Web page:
Not a digital processor, micro core whatever, Intel something or other? just true nostalgic solid state.
Ever since the age of 12 I have always had a fascination with tape recorders, I think it was my love of sound and that led to my interest in nonverbal communication. When I walk into a room, maybe a conference or networking event I always focus on what is being said, not the the actual words, but how they sound, the tone, pitch and volume is what interests me.
So at last I have a Tascam reel to reel tape deck, I love all the buttons the meters that record the sound and the big open spool tape reels. There is something very real (excuse the pun) and tactile about them, Not an Intel® Core i™ and Xeon® processors, digital something or other in site just true nostalgic solid state.
And that’s how we should conduct our lives. Solid and in the present!
TEAC corporation was founded in August 1953 (In this year, NHK, the Japanese Broadcasting Corporation started television broadcasts in Japan). Factory was set up in Musashino City, Tokyo for the manufacture and sale of semi-professional audio components for recording and playback along with general electrical appliances. Originally named the Tokyo Television Acoustic Company it employed Katsuma Tani (left), a former aviation and aeronautics engineer where he established a reputation as a highly qualified creator of audio equipment. Known as the “King of Sound Technology” he had developed the first photo disc cutting system.
In 1956 his brother, Tomoma Tani, brought home a hand made 3-motor, 3 head stereo tape recorder. This sparked Katsuma’s interest in reel-to-reel tape recorders. Confident they could engineer a better tape recorder the Tani brothers founded the Tokyo Electro-Acoustic Company on December 24th, 1956. The name was later changed to TEAC. The factory was set up in Chitose-cho, Sumida Ward, Tokyo for the production of audio components, measurement and optical equipment and tape recorders.
TEAC’s goal was to be a leader in magnetic recording technology. In these early years when “hi-fi” was not a well known word, Tokyo Electro Acoustic Company developed a prototype of 3-motor open-reel tape transport system. In subsequent years TEAC introduced the world’s first open-reel tape deck which had an automatic reverse mechanism. With this innovative product made in Japan the Tape-based hi-fi audio has begun.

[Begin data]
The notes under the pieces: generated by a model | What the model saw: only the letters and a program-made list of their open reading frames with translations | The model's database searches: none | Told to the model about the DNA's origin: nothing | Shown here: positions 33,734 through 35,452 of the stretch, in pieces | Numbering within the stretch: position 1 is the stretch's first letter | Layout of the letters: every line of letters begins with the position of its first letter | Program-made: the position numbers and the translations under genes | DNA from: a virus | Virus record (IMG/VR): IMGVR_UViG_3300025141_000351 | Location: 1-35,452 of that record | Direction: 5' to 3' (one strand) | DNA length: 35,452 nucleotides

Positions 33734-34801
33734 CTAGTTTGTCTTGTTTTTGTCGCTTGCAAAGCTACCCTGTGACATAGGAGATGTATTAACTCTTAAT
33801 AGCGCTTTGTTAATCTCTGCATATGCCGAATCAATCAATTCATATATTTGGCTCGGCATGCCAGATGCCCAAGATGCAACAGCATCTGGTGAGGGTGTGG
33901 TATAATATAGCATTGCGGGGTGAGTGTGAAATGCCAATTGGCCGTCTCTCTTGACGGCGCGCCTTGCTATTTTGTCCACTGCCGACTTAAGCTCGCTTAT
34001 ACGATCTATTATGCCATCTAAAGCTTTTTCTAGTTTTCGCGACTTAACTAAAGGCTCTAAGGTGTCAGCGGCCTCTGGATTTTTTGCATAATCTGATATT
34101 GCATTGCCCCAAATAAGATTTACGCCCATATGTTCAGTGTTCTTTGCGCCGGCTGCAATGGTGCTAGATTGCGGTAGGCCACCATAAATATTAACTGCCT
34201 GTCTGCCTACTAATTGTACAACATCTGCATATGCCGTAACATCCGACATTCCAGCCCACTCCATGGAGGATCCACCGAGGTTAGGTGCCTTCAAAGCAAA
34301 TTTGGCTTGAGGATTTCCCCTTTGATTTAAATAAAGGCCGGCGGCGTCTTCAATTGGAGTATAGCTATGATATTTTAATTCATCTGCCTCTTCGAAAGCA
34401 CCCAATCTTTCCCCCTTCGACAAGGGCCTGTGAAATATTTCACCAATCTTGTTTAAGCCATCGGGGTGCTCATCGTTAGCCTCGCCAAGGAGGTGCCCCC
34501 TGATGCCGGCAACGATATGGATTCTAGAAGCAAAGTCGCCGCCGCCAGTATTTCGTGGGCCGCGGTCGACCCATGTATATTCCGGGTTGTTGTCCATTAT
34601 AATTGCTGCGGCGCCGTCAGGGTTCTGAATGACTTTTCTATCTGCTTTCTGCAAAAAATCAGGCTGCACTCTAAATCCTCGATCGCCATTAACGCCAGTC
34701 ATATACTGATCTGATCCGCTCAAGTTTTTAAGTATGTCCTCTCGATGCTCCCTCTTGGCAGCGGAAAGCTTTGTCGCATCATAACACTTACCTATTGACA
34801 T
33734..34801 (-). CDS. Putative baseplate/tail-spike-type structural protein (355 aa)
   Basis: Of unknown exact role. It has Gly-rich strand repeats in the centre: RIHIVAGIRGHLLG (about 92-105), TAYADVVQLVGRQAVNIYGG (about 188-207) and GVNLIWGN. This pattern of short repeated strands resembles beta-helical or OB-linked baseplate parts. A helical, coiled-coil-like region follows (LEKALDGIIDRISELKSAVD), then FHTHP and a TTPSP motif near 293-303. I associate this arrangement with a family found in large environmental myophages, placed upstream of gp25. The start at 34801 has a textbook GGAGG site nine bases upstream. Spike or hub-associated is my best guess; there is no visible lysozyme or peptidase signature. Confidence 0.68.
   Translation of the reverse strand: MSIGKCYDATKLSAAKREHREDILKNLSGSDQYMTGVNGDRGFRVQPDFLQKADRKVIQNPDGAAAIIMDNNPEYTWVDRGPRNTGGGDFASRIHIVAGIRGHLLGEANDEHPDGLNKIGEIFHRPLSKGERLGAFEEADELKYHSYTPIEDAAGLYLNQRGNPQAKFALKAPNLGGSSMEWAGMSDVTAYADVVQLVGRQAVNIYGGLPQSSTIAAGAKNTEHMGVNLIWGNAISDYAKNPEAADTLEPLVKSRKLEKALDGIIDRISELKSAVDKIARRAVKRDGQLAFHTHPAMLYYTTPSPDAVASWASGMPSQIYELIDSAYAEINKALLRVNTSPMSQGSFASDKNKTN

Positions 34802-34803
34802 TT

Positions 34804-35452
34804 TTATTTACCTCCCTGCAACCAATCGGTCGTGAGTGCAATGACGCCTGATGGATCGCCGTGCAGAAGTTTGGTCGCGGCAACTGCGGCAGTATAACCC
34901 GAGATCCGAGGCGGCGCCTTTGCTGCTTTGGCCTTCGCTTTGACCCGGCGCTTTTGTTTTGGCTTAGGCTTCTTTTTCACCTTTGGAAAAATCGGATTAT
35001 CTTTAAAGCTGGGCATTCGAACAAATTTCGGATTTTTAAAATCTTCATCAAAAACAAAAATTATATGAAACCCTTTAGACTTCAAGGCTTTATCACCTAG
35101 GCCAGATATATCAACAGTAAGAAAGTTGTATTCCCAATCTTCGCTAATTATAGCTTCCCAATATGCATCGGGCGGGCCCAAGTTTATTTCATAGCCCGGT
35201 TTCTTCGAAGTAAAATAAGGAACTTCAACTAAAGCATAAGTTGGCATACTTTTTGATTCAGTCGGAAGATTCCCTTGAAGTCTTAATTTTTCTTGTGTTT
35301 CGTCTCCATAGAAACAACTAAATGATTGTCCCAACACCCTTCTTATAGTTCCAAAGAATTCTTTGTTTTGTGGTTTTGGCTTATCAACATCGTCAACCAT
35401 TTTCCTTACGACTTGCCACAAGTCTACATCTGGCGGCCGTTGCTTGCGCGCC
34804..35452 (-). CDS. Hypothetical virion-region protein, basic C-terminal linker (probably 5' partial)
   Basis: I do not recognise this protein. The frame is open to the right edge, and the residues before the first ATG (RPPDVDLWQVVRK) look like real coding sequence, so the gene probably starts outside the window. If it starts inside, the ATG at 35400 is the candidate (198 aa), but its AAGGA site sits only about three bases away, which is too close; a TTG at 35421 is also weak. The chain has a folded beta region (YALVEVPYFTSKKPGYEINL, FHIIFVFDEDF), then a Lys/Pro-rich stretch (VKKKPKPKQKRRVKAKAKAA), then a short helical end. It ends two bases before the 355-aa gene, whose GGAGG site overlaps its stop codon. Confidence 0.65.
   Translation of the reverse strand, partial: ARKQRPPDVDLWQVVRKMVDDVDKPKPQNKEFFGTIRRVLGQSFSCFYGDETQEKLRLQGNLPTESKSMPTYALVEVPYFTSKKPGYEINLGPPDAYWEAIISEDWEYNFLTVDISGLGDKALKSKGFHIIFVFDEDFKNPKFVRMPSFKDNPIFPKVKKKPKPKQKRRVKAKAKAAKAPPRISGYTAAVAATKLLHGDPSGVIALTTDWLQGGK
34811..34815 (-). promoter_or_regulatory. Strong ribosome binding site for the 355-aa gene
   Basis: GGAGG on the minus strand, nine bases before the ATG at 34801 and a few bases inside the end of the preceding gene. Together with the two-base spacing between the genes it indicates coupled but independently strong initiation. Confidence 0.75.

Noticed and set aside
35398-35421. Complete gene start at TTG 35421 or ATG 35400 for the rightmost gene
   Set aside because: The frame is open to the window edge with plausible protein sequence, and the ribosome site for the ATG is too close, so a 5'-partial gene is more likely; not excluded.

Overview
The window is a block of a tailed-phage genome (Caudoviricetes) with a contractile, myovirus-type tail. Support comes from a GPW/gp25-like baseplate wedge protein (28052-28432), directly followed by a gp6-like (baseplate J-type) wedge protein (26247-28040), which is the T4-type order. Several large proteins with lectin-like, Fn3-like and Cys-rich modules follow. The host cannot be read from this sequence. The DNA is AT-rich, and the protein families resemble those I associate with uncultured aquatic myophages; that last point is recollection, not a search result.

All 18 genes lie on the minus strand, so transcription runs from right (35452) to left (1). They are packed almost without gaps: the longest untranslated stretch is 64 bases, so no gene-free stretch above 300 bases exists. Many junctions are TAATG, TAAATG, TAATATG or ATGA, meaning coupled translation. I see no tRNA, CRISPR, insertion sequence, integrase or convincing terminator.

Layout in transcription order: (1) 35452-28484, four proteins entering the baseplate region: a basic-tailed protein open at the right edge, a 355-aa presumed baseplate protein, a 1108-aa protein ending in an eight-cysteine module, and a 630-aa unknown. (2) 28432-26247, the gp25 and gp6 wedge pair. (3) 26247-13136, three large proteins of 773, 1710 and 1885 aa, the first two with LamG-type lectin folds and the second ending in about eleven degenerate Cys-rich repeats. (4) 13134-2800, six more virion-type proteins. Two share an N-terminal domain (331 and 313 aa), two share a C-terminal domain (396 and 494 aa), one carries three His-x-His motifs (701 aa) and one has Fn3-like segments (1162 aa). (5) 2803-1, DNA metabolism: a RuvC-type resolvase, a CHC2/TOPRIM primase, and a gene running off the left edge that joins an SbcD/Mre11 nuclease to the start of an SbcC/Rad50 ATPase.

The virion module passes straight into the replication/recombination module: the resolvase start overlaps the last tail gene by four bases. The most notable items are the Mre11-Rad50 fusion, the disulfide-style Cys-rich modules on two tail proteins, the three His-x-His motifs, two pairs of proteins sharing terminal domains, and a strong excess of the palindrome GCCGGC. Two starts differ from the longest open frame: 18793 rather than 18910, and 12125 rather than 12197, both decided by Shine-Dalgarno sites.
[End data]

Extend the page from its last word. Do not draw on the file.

Around the middle to late 1965, according to the Tascam book, 30 Years of Recording Evolution, the US government required electronic imports to set up US based service facilities. The one set up for TEAC was located in Santa Monica, CA and named TCA for Teac Corporation of America. Here they began retrofitting the Japanese stereo and quad decks for multitrack and Simul-Sync recording.
In the late 1960’s, the Tani brothers and Dr. Abe Yoshiharu, a senior engineer at TEAC, formed a special R&D group named TASC (TEAC Audio Systems Corp.) for the purpose of researching ways to apply TEAC’s recording technology for musicians and recording studios. TASCAM (TASC America Corp.) was established in 1971 for the purpose of distributing TASC products in the U.S. and conducting additional market research. The company’s first home was at 5440 McConnell Avenue, on the west side of Los Angeles near Marina del Rey.
Dr. Yoshiharu Abe (03/31/1931 01/02/2013) – is known as the father of personal multi-track recording in the audio engineering field. He was one of the five founders of TEAC in 1957 and went on to become one of the company’s most important product designers.
In the may 30, 1970 Billboard, Teac said they were the largest manufacturer of 3 motor reel tape decks, turning out 9,000 units per month.
During the formative years in the early ’70s, the music scene was flourishing. Musicians who wanted to showcase their talents and abilities to the recording industry needed a cost effective means to record their music. However, most musicians could afford neither the expense of recording in a professional recording studio nor the asking price of professional recording equipment. Realizing the dilemma facing these musicians, TASC adopted a philosophy of manufacturing recording equipment that offered the uncompromising quality and durability of professional studio equipment while remaining affordable to the masses.
The early TASC multitrack products were sold under the TEAC brand name. In 1974 TASCAM was absorbed by the rapidly growing TEAC Corp. of America sales and distribution company, and TASCAM became the official brand name of all TEAC recording products designed specifically for musicians and recording studios.
1971 TASCAM (TASC America) created by Teac Audio Systems Corporation (TASC) of Tokyo and headed by Dr. Yoshiharu Abe and a small team of techs and marketing pros. The group began by converting Teac 4010 (right) recorders to the over-dub capable Simul-Sync 4 trackTCA-40 series.
Don Felder with the Eagles constructed the basic elements of Hotel California on a Teac 4 track.
TASCAM, the company that invented the home studio revolution, is one of four divisions of TEAC Corporation, a $1.2 billion manufacturing company headquartered in Japan. While the other divisions of TEAC have grown into a multitude of high tech industries including data storage devices, consumer electronics tools and industrial products, TASCAM has remained dedicated to making innovative products for capturing creativity in the field of music and audio.